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Author Topic: #define reference bug (I think)  (Read 1035 times)
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Here it is boiled down to two lines, but this same behavior takes place in the (larger) original code which *does* compile when ZH is renamed ZHE;

compiling:

#define      ZH      168
byte x = ZH;

results in this error message:  

sketch_oct12a:2: error: 'r31' was not declared in this scope

But compiling:

#define      ZHE       168
byte x = ZHE;

does not.
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Yes, ZH is defined in common.h, an include file that's part of the AVR-LIBC libraries. It represents register R31 in the AVR architecture (when writing AVR assembly).

You can either "#undef ZH" before your code or just work around it.

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Here it is boiled down to two lines, but this same behavior takes place in the (larger) original code which *does* compile when ZH is renamed ZHE;

galanter:

While RuggedCircuits is likely correct (I'm going to take his word for it), there's a greater question that should be addressed:

What does "ZH" (or "ZHE") stand for?

This isn't a trivial question. When writing code, the code should be as self-documenting as possible. When self-documentation isn't possible, then comments should be added to the code to accurately describe what is happening in the code.

For instance, which is easier to understand (trivial example, I know) - this code:

Code:
#define VMA 1000
#define VAC 100

int f;

void setup() {
  f = VMA * VAC;
}

void loop() {
}

...or this code:

Code:
// Trivial program to calculate the force on a vehicle given mass and acceleration (f=ma)

#define VEHICLE_MASS 1000
#define VEHICLE_ACCELERATION 100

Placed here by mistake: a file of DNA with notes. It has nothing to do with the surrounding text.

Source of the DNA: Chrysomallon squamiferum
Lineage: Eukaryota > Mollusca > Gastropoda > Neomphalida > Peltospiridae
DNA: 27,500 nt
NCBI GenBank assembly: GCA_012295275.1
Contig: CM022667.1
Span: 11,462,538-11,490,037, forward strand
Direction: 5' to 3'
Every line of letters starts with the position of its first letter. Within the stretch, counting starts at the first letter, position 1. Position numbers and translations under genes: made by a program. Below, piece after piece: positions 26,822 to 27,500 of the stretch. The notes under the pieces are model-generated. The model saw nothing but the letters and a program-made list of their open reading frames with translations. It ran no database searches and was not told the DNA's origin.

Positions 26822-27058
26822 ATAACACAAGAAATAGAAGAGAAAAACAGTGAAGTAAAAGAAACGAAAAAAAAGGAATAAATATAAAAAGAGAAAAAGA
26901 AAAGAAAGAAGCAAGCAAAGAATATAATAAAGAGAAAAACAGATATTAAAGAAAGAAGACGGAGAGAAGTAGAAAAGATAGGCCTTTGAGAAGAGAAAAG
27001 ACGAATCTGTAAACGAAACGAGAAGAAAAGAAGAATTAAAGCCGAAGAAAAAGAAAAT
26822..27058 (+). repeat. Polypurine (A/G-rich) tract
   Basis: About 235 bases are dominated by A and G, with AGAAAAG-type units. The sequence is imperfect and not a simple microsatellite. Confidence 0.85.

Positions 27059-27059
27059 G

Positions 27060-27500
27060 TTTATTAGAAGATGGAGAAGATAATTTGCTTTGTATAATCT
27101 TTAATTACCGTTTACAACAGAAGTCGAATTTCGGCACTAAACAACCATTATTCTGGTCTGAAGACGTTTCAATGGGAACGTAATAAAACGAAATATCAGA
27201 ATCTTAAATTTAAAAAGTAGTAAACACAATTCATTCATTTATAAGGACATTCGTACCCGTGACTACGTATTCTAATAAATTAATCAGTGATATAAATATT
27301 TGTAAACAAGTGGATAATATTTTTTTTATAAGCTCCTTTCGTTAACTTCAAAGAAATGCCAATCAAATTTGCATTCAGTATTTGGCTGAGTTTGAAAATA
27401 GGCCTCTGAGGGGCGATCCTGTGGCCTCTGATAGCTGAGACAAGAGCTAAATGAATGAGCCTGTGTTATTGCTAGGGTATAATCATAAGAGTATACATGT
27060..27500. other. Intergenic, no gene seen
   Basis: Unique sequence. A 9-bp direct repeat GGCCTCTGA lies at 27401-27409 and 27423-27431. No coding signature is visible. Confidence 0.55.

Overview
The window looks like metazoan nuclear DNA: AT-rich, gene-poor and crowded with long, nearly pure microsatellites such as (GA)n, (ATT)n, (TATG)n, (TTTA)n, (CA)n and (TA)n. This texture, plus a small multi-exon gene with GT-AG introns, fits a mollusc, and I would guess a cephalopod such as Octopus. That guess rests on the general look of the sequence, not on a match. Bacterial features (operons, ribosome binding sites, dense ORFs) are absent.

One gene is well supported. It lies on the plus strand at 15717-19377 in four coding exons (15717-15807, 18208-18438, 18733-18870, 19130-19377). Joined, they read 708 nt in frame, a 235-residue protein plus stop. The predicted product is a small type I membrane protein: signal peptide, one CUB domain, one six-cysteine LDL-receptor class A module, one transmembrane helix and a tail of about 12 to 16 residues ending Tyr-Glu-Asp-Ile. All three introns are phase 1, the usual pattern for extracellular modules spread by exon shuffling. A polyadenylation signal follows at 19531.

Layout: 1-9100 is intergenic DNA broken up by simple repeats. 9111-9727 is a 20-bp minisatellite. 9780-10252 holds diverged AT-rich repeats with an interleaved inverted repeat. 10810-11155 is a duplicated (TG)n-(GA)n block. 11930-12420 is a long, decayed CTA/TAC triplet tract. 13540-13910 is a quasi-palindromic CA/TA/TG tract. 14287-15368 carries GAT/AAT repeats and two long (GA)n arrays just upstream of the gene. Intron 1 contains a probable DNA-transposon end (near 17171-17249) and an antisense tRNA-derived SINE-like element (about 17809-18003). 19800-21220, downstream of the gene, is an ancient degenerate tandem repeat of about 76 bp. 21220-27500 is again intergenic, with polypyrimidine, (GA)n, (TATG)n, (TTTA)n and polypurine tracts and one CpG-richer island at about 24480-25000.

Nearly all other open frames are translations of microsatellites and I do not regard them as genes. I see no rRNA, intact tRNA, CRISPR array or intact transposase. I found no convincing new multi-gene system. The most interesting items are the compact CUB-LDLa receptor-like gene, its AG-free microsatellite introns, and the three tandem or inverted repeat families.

int force;

void setup() {
  // calculate the force (f=ma)
  force = VEHICLE_MASS * VEHICLE_ACCELERATION;
}

void loop() {
  // code intentionally omitted
}

???

While the above is a trivial example, you can easily see how properly defining your constants and your variables, along with proper commenting, can assist you (and other programmers - including your future self two years later when you want to update the code) in understanding the functionality of the code.

Also, by giving descriptive names, you will generally avoid clobbering on other code (especially "system" code - which tends to use very abbreviated naming conventions for various things).

Maybe I need to write a tutorial about all of this (though I am sure someone already has - I hope)...

 smiley
« Last Edit: October 13, 2010, 01:16:30 am by keeper63@cox.net » Logged

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RuggedCircuits, I thought it looked like it might be a register reference of some kind but didn't know where it might be.  Is there a way to turn on more detailed error messages that might have made this clearer?  I miss being able to get tables of which function calls which, where variables are typed, etc.